In science news around the world this week, the U.S. Supreme Court is pondering if human genes are patentable, Italy scrapped plans for the SuperB accelerator, the U.S. Department of Energy announced a "hub" to focus on batteries and energy storage, and a new chair of the U.S. House of Representatives science committee has been chosen.
A burgeoning field dubbed genomic epidemiology uses full-genome sequencing of microbes to trace the path that a pathogen took—and, increasingly, to help stop transmission.
A popular hypothesis in the field of human genetics—that the general population carries somewhat rare variants that greatly increase or decrease a person's disease risk—is not yet panning out.
Chinese biologist Jianlin Han is attempting to breed better red jungle fowl to benefit the rural poor and gather a massive data set to understand the genetic underpinnings of the domestic chicken.
Researchers are melding genetics and archaeology to close in on the origin of the world's most common bird—and potentially help protect a major source of animal protein.
In science news around the world this week, a highly unpopular proposed merger between the celebrated British Antarctic Survey and the National Oceanography Centre has been halted, India's new science minister has taken a skeptical stance on genetically modified crops, Laos has given builders a green light to finish work on a controversial megadam on the Mekong River, and papers will no longer be considered for publication in BMJ unless authors agree to share raw clinical information.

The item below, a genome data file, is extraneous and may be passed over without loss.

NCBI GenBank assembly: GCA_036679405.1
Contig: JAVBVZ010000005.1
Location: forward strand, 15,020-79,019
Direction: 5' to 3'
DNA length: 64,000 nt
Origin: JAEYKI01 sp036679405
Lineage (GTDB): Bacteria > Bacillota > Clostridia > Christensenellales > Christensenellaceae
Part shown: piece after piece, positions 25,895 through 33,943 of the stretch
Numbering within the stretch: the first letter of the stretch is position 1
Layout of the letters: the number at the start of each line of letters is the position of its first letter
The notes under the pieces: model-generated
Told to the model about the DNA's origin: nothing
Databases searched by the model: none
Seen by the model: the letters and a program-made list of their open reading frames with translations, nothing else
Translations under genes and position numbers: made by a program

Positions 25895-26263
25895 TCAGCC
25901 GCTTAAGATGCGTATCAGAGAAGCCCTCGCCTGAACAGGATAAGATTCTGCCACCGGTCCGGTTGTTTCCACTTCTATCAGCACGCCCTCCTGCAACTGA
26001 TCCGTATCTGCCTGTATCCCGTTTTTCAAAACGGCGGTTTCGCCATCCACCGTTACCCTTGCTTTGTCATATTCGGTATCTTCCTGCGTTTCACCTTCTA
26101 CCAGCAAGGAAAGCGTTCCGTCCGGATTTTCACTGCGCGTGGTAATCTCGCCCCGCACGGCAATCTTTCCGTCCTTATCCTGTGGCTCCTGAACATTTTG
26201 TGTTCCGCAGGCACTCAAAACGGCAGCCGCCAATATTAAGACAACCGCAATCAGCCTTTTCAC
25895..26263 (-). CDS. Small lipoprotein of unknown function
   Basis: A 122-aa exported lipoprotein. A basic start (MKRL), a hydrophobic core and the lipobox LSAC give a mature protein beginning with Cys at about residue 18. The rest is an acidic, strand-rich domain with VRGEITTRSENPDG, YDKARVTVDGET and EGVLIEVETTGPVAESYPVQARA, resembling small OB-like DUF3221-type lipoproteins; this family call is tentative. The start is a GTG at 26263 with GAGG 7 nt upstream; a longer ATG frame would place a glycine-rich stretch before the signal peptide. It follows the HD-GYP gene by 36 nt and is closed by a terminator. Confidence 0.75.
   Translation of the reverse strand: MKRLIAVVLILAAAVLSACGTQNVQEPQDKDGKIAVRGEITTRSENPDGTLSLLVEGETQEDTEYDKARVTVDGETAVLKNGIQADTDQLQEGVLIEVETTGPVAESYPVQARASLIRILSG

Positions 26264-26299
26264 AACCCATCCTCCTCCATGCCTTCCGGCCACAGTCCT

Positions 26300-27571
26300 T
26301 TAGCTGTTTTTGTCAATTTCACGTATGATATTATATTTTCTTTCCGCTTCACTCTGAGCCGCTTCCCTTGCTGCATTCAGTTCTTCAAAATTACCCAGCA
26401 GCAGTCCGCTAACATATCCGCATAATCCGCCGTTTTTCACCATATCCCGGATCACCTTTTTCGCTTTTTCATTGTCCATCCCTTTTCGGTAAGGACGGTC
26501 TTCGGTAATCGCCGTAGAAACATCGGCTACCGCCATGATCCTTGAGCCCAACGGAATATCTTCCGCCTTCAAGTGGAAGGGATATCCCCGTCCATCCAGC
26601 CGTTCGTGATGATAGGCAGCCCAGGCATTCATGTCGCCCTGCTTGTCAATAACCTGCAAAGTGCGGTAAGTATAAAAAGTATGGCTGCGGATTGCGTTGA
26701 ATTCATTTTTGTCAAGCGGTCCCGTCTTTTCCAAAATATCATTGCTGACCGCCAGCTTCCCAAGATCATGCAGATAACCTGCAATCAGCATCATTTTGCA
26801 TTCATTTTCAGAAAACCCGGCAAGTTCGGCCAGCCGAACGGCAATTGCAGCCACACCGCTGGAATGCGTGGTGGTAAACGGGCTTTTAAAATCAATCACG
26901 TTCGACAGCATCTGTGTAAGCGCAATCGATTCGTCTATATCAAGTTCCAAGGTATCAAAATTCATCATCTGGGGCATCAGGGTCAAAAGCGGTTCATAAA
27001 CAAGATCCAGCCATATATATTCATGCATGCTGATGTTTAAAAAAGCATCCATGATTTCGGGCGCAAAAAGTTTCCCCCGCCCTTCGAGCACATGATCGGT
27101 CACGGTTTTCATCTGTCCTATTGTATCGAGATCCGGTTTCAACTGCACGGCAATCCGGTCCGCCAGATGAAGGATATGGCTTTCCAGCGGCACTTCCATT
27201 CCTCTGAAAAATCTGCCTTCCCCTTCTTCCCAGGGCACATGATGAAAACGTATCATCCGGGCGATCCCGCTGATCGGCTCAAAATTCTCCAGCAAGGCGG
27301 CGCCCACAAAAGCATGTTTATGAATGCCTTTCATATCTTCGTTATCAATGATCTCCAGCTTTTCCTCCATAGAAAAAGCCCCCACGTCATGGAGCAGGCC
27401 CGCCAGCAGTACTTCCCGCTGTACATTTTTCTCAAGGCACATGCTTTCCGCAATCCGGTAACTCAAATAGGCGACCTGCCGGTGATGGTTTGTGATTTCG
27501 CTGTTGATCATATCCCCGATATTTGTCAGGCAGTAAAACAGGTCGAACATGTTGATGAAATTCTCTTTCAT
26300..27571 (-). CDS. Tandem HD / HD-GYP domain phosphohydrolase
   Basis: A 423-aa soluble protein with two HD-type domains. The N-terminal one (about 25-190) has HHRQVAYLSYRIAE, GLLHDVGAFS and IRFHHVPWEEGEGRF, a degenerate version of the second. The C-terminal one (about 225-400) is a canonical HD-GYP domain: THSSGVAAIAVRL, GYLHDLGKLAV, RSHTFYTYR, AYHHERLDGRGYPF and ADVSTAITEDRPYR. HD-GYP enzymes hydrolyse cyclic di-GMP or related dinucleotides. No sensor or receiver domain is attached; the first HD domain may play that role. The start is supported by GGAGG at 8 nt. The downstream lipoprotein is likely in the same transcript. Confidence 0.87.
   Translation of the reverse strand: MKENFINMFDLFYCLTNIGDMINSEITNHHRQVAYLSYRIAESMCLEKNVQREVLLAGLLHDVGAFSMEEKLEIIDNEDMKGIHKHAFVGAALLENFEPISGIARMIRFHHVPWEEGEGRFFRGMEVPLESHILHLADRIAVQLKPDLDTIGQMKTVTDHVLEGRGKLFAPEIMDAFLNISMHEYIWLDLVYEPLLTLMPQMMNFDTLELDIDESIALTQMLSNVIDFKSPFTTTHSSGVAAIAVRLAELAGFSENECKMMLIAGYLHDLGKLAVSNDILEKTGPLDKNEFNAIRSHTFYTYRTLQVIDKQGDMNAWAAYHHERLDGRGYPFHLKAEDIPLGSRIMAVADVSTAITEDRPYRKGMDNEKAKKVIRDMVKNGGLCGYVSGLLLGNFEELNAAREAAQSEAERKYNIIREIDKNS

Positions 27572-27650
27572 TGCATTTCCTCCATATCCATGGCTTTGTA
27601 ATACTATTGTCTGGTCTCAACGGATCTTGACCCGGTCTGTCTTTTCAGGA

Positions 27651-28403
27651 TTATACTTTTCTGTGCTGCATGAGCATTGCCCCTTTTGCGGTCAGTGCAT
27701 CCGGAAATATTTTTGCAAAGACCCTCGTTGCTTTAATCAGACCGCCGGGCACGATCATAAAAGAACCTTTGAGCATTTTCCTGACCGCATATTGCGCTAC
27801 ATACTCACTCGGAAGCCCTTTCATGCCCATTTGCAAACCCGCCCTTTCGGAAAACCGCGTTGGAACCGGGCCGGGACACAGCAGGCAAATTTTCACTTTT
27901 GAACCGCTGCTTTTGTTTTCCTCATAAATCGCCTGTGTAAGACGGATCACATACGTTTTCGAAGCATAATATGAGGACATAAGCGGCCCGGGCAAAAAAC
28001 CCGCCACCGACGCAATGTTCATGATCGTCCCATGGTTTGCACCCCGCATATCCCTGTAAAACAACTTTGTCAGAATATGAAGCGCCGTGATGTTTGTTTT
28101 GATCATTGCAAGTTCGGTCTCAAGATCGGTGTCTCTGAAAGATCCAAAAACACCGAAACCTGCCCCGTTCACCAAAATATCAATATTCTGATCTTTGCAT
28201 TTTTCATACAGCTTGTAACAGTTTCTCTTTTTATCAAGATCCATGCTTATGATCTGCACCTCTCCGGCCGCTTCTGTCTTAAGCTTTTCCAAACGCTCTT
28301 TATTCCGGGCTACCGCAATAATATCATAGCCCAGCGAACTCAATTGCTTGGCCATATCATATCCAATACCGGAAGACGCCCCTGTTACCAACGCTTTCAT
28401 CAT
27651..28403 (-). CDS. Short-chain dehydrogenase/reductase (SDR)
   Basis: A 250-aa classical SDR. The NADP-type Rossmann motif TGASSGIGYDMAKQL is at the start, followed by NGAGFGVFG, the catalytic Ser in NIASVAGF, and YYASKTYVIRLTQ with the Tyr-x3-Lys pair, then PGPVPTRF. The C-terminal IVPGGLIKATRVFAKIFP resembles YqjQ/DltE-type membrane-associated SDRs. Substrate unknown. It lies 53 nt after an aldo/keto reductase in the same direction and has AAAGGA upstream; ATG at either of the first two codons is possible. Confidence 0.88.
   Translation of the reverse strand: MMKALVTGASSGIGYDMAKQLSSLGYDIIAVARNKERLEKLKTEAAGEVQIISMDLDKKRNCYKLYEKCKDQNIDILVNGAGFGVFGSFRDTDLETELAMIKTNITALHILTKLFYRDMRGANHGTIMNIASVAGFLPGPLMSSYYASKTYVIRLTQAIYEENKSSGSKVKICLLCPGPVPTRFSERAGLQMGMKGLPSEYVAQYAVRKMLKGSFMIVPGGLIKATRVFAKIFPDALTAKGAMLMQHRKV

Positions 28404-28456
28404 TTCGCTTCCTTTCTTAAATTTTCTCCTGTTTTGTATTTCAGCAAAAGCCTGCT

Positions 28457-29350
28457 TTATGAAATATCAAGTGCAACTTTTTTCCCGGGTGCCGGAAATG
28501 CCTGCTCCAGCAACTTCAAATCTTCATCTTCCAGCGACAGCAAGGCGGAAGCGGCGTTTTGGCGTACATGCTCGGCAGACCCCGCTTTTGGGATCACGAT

Researchers argue that most work on Myc, a gene linked to aggressive cancers, needs to be reevaluated. They say that Myc's cancerous effects are actually much broader, and that a flawed experimental method may have thrown off previous research.
Exploring the roots of medical genetics, Comfort illuminates neglected connections between eugenics and medicine during the first half of the 20th century.
Believing that we will eventually reengineer the human species, Mehlman considers the implications of doing so and some of the mistakes we may make.
In science news around the world this week, NOAA wants to limit public access to fisheries data to protect confidential business information, the U.N. Convention on Biological Diversity has struck its first deal on how to pay for its goals, a scientific panel called for a 10-year moratorium on field trials of genetically modified crops in India, questions swirl around what critics call a rogue geoengineering experiment in international waters off the coast of British Columbia, the European Space Agency has signed off on a new mission to study extrasolar planets orbiting nearby bright stars, and two French agencies have each concluded that a rodent study linking ingestion of genetically modified corn to tumors is inconclusive.